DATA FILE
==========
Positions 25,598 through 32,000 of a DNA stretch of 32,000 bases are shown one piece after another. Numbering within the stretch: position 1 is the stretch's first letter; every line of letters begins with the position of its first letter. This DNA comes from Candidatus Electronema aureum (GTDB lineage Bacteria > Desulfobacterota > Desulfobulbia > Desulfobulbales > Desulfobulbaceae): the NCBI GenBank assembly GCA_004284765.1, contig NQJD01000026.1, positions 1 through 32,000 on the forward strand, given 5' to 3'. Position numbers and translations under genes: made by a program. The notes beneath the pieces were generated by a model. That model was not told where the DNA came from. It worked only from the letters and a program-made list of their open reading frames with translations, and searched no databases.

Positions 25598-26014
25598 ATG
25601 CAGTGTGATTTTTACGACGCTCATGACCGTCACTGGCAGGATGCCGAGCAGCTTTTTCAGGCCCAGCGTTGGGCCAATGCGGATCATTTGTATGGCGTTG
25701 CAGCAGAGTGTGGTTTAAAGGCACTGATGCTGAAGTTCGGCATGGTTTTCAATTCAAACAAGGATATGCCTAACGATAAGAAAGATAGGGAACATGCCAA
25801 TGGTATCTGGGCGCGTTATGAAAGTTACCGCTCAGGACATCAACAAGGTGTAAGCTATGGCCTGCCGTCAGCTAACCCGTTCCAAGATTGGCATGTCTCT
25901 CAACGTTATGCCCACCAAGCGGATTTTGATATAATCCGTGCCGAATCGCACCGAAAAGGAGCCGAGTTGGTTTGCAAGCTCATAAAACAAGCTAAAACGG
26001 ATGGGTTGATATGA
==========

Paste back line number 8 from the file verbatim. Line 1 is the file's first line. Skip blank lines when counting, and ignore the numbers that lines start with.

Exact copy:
26001 ATGGGTTGATATGA